Since we’re in the boating season, especially over the upcoming Fourth of July weekend, new boat owners may need some tips on docking their craft for the first time or maybe many times. As such, here are some tips and techniques that may help you to a smooth docking from the folks at Go Boating Florida, a state where boat owners get to use their crafts a lot more than we do here in the Snowbelt.
Docking especially in a wind, can be easier as you can slow your approach to the dock by reversing your engine's power, head bow in, tie off and then use that line as leverage to pivot in. Docking when the wind is blowing away from the dock is another thing. One thing is for certain…eventually, you will need to slow down and put the boat broadside to the wind. The moving air will then blow you away from the dock, and likely turn the boat. Your options for counteracting this become scarce—especially without the benefits of twin engines, bow thrusters, or a friend on the dock.
On your initial approach you will be almost 90 degrees to the dock. This minimizes the turning effects of the wind. The maneuver requires you to use brief but aggressive use of steering and throttle. Consequently, it must be done skillfully and attentively, firmly but smoothly.
Use the boat's momentum to your advantage. Think of this as 'throwing' your boat at the dock, and throwing it into a skid to get it into the slip. To execute the 'throw' you must first run at the dock, then give the throttle a firm but calculated surge of power as you make your final turn.
Done correctly, the boat will slide into its slip using this rotary motion, coming to a stop at exactly the right spot. It may require several attempts but this is okay. Don't rush it or be rushed by anybody else. You can also 'play the wind' and get the boat into position but this can be trickier—and riskier. Keeping it simple is best.
Lines work…use them. In actual practice, combining the above technique with the aid of a line means you don't have to bank as much on momentum to accomplish the maneuver. One of the best ways to do this is using a double spring line, one end attached at the stern and the other near the bow. Just get close enough to the dock and throw the middle of the line past the dock cleat so you can hook it. You can then move the vessel forward or aft to pull in on either end. Once close enough, just cleat it off somewhere in the middle. Be sure to do it quickly—especially if the wind is strong.
Watch and learn. If a picture is worth a thousand words, a video can be priceless. Watch this video (https://www.youtube.com/watch?v=BokrBo20Rqo), which demonstrates other techniques and gives some additional tips. Practice is never to be undervalued, and watching more experienced captains can take a lot of the mystery and intimidation out of it.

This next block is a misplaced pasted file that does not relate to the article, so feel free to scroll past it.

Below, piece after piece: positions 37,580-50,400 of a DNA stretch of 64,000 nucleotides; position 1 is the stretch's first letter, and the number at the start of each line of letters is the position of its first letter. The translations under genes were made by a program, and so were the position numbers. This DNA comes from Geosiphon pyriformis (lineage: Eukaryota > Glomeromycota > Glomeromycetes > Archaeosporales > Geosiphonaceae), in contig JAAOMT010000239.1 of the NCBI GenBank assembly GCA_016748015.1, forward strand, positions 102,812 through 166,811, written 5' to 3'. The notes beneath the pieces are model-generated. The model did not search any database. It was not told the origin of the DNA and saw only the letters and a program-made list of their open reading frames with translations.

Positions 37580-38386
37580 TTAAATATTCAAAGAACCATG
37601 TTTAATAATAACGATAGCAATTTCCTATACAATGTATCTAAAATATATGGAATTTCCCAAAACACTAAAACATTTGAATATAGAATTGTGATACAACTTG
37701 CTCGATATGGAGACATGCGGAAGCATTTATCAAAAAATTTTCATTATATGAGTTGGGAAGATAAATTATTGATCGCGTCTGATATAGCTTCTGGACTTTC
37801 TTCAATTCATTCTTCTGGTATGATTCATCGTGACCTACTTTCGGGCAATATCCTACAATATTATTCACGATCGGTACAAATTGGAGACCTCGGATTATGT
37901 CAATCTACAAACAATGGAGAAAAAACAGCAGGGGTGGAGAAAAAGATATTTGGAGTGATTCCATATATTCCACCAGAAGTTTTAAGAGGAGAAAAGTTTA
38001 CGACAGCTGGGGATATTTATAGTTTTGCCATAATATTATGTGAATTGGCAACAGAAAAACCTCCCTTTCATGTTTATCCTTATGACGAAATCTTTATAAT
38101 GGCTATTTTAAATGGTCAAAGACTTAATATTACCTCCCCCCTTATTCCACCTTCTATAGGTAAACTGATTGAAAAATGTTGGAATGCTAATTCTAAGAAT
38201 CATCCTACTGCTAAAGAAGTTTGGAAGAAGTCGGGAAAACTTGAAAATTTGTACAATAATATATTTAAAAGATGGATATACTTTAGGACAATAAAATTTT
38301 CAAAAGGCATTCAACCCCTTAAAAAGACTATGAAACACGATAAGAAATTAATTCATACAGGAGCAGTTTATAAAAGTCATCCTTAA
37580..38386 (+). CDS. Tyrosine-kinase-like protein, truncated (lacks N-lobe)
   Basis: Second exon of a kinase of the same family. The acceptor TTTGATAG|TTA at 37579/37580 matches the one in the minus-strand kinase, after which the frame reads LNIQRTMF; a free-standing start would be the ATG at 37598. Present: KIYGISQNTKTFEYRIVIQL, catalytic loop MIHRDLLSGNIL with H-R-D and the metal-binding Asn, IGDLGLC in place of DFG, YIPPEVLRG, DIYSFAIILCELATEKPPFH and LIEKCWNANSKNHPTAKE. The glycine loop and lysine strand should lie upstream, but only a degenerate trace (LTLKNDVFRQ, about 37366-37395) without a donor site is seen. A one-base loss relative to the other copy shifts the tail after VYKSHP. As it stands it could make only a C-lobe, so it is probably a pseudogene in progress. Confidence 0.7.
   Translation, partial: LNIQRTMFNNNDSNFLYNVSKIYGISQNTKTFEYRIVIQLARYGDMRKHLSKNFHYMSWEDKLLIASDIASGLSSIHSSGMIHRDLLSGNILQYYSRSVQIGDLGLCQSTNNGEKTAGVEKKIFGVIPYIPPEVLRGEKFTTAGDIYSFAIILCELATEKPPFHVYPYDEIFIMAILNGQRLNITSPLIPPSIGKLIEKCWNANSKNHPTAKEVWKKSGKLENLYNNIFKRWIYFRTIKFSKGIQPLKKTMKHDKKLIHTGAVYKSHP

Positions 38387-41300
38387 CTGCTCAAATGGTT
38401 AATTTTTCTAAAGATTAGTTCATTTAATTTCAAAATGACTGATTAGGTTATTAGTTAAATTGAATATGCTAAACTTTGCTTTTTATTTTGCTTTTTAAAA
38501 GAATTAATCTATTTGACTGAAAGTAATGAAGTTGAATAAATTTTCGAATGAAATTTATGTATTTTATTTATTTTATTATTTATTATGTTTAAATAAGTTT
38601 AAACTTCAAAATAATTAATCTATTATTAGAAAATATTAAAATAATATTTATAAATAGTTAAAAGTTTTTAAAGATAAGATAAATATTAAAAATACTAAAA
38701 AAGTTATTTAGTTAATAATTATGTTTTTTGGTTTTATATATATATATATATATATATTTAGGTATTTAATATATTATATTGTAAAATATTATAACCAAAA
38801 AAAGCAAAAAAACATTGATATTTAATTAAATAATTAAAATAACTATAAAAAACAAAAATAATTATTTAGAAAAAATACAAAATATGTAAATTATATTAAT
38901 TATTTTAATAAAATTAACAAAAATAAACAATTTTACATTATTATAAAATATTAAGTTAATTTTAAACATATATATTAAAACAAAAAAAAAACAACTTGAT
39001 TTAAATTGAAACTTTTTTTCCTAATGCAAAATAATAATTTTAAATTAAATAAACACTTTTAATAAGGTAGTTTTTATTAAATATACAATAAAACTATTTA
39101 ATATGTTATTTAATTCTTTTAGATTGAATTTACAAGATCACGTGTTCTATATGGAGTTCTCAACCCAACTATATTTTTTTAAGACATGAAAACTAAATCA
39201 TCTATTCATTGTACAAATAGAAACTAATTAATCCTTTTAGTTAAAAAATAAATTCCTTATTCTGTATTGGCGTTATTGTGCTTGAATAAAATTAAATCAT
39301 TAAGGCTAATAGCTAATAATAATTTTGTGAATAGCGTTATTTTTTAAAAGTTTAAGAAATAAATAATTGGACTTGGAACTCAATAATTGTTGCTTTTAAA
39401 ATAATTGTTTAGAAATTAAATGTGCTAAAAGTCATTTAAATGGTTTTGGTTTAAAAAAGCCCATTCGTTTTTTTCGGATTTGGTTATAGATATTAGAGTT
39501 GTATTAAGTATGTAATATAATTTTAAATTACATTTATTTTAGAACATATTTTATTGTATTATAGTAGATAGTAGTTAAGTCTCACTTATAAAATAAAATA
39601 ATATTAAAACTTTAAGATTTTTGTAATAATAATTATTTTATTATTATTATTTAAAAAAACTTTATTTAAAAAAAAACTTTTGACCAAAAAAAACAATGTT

Boat Owners Association of The United States (BoatUS) said today crime rings responsible for stealing boats, Yamaha outboard engines, Garmin electronics, and other expensive navigation units along the East Coast’s I-95 corridor have moved across the country. Largely striking boat dealerships and boat-storage facilities, the thieves are getting the attention of a new intelligence working group made up of local, state and federal law enforcement officials as well as certified marine investigators who urge recreational boaters to be vigilant.
One Virginia marina recently reported six 600-pound engines stolen, with dealerships in upstate New York and Texas hit in similar fashion, according to a June 2 report in Soundings Trade Only Today. Working-group member Daniel Rutherford, claims director for Maritime Program Group, a leading marina and boatyard specialty insurance program company said, “They are professional. They know what they are doing and get in and out quickly leaving very little damage.”
What can boat owners and boating facilities do to prevent thefts? It’s hard to stop a determined thief, but you can reduce your chances of being targeted. BoatUS offers seven tips:
1 Take a look at your boat storage area. Is it lit at night? Does it have motion-operated lighting or audible alarms? How difficult is it to gain entry? Is there one or multiple ways to enter? Does it have an effective, fully operating video-surveillance system? Does the storage facility have signage advising that license plates are being recorded and property is under 24-hour surveillance?
2 Slow a thief down. Are helm electronics locked behind a solid instrument cover? Use tamper-resistant fasteners for mounting electronics and outboard locking devices. Using a special nut with an engine-mounting bolt that requires a special key can help.
3 Make stealing expensive electronics less appealing by engraving and posting a warning (this goes for the outboard, too). Create and keep at home an engine and electronics inventory list that includes manufacturer and serial number, and take plenty of pictures – including the boat.
4 Be wary of suspicious questions. In most of the boat dealership theft cases, a suspect posed as a boat shopper on the day before the theft occurred. For boat owners, loose lips sink ships. Boaters should remain cautious to questions from strangers wanting to know more about access. Get to know your dockside neighbors so you can more readily recognize suspicious activity and people who don't belong.
5 Consider adding a boat tracking device that can sound an early alarm if something’s amiss.
6 Yamaha outboard engine owners may want to investigate Yamaha Customer Outboard Protection, or Y-COP. Y-COP is available with the manufacturer’s Command Link (CL) and Command Link Plus (CLP) systems.